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Dollar mostly falls as equities edge higher

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[November 22, 2008]  NEW YORK (AP) -- The dollar mostly fell Friday as stocks surged nearly 500 points on reports that President-elect Barack Obama plans to name New York Federal Reserve President Timothy Geithner as Treasury secretary.

RestaurantThe woes of Citigroup Inc., which reportedly is looking to sell off parts of its business or even the whole company, and other sliding financial stocks shook up the Dow Jones industrials. In late trading, however, the selling pressure eased on the news from Washington and the Dow jumped back above the 8,000 level.

The dollar often trades conversely with equities.

The 15-nation euro surged to $1.2587 in late New York trading Friday, up from $1.2507 late Thursday but still off its high of $1.2640 in overnight trading.

The British pound jumped to $1.4908 from $1.4812, while the dollar rose to 95.84 Japanese yen from 94.79 yen.

"The theme seems to be that the dollar is trading in reaction to stocks and investors are trading dollars and yen on effective risk," said David Gilmore of Foreign Exchange Analytics in Essex, Conn. "We're mostly seeing this since the spring, when markets really began to see things shake up."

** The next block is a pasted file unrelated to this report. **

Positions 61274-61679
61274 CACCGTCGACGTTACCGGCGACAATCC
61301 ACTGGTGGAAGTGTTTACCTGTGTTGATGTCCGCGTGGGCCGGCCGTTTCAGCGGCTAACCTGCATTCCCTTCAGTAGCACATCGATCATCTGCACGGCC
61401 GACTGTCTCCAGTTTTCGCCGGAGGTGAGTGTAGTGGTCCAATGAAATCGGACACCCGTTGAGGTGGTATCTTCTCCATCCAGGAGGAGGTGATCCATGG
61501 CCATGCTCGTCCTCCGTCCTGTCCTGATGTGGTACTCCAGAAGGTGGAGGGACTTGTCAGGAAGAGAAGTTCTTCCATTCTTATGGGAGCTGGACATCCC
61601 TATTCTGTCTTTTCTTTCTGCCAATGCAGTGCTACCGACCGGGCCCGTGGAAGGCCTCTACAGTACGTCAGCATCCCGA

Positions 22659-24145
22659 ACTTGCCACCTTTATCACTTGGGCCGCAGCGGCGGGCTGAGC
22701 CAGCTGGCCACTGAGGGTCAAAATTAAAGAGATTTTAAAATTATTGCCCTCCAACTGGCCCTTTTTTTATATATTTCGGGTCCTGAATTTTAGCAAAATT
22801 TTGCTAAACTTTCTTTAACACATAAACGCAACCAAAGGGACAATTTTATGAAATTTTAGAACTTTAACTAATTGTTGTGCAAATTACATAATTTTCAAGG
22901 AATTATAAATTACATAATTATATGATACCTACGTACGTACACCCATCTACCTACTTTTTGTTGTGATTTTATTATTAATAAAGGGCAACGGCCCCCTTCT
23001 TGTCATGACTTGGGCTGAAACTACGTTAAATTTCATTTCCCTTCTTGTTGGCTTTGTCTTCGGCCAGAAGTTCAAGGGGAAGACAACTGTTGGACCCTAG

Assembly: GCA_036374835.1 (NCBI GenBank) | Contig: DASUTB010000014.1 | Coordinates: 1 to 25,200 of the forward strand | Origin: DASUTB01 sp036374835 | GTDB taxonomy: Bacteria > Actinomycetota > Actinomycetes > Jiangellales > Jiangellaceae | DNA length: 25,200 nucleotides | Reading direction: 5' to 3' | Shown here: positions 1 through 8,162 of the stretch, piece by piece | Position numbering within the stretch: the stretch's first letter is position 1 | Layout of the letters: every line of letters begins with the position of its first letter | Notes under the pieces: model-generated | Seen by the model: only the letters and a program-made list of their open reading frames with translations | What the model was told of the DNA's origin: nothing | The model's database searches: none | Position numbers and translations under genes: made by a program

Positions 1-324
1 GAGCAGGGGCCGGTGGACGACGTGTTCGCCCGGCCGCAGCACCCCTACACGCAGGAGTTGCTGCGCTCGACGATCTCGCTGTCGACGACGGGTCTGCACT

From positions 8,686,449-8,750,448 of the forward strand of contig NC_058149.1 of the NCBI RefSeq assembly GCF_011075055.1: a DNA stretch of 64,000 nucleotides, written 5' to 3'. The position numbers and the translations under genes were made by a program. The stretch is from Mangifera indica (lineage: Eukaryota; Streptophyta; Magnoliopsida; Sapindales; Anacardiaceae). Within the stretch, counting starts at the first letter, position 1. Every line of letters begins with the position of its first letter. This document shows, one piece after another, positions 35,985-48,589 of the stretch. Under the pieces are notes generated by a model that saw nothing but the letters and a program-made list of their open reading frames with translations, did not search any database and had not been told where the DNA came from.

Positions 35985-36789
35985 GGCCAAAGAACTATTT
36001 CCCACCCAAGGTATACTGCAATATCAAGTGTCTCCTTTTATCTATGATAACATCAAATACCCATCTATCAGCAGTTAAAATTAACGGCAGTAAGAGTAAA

Meanwhile, European Central Bank governor Axel Weber said "euro-area monetary policy in my view has enough leeway for further easing if necessary" at a banking conference in Frankfurt Friday.

The ECB cut rates earlier this month, to 3.25 percent, as inflation worries receded and European countries such as Germany, Europe's largest economy, and Italy fell into recession.

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Cutting interest rates can prompt economic activity and also spark rising prices, while often causing currencies to weaken as investors transfer money into higher-yielding currencies.

The Federal Reserve also is expected to cut rates again in December.

In other New York trading, the dollar dropped to 1.2685 Canadian dollars from 1.2842 late Thursday, and dipped to 1.2225 Swiss francs from 1.2233.

[Associated Press]

Copyright 2008 The Associated Press. All rights reserved. This material may not be published, broadcast, rewritten or redistributed.


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